Irrespective of whoever is selected at right and left half-forward on the Cork team, their number one priority at Páirc Uí Chaoimh will be to shadow Tipperary wing-backs Bill Maher and Robbie Kiely.
A key element of Cork’s victory over Kerry — and one that didn’t get half as much attention as Mark Keane’s last-minute contribution — was the manner in which Cork forwards so effectively shadowed the Kerry defenders who had been attacking well in their concluding League fixtures. Mark Collins tagged Tom O’Sullivan, John O’Rourke shadowed Gavin White and Ruairí Deane tracked Paul Murphy. When this trio were not allowed punch holes in the opposing defence, as they had done against Monaghan and Donegal, Kerry found scores harder to come by.
Tipperary’s Bill Maher and Robbie Kiely are cut from the same cloth as Murphy and White, and attack at every opportunity they get. Maher kicked a crucial goal in the Munster quarter-final win over Clare, while Kiely was on the scoresheet against Limerick.
John O’Rourke and Kiely played club football together at Carbery Rangers for many years so don’t be surprised if they renew acquaintances. Curtailing the influence of this pair would force Tipperary to eke out a match-winning score with almost one hand tied behind their back.
On the same evening as Mark Keane’s Munster semi-final match-winning goal, Colin O’Riordan again made contact with his AFL club, Sydney Swans, to seek permission to line out for Tipperary.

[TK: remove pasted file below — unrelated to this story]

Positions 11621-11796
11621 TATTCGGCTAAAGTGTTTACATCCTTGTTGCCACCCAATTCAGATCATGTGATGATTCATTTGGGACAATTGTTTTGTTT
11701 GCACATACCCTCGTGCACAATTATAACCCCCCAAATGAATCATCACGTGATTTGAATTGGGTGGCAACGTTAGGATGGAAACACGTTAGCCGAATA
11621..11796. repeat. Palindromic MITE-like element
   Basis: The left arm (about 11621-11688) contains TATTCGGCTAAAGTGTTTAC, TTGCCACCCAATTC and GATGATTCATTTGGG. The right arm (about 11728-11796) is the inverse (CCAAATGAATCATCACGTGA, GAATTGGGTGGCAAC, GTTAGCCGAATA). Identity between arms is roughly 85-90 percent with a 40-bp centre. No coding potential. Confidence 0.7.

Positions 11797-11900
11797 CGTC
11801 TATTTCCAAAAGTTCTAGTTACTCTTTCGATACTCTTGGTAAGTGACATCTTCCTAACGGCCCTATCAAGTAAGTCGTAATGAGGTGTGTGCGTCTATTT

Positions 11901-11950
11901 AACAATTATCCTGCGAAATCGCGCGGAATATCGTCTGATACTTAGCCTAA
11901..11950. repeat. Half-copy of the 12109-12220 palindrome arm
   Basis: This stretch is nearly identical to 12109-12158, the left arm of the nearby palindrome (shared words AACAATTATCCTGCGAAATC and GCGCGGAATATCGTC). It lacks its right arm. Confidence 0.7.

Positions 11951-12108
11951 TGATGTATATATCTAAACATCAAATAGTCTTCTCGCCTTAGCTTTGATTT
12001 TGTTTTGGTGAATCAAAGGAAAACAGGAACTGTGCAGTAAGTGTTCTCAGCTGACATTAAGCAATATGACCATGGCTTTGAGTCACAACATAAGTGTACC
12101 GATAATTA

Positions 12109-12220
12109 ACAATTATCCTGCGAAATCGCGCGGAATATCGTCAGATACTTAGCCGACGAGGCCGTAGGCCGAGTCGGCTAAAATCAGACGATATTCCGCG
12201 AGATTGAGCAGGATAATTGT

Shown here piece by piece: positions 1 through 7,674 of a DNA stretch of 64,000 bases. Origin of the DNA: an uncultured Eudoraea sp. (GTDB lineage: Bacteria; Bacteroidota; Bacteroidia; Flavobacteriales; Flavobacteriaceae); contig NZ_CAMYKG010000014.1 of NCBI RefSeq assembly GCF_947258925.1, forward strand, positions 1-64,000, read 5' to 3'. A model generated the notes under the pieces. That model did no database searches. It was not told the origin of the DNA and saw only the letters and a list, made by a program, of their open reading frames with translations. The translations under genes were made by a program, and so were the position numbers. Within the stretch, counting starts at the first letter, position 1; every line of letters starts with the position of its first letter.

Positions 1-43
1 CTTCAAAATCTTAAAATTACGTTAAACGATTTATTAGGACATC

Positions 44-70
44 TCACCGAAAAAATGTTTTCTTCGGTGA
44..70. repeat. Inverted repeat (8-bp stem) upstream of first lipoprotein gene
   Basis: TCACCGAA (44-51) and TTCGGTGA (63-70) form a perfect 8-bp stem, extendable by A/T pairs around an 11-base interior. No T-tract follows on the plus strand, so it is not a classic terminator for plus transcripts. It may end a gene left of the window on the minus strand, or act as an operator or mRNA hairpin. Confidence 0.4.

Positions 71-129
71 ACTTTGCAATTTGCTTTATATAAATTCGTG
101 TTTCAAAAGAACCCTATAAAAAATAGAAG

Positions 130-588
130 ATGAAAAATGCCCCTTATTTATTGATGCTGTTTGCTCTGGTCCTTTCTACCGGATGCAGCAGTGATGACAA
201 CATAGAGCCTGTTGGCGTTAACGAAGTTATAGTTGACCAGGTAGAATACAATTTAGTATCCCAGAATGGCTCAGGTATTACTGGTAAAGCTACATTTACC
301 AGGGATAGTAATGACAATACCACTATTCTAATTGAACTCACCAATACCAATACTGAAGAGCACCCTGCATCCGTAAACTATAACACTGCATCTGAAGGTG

Having had an earlier request turned down, we can only assume the request lodged by O’Riordan on Sunday week last was motivated by having watched another AFL contracted player wear his county colours and to such outstanding effect. O’Riordan has not pulled on the Tipp shirt since lining out at midfield during the county’s qualifier defeat to Tyrone on July 18, 2015. But such are Tipperary’s injury problems around midfield and the half-forward line, with concerns hanging over Jack Kennedy and Steven O’Brien, O’Riordan could well be thrown in from the start.
With manager David Power expressing the view that O’Riordan has actually improved as a Gaelic footballer despite being away from the game for five years now, his presence would certainly give Cork something different to think about.
Can he influence proceedings to the extent Keane did against Kerry or will it be the Mitchelstown man picking up where he left off two weeks ago?
Neither Munster finalist shot the lights en route to Sunday’s provincial decider, but is their greater cause for concern in the Tipperary ranks at how little their forward unit has been contributing on the scoresheet. Only one starting forward — Conor Sweeney — scored from play against Clare, while only two — Sweeney and Michael Quinlivan — were on target from play last time out against Limerick.
Four of the starting six forwards didn’t contribute on the scoresheet against Clare, while half went scoreless against Limerick. These stats will need improving, if Tipp’s 85-year wait for Munster football glory is to come to an end on Sunday.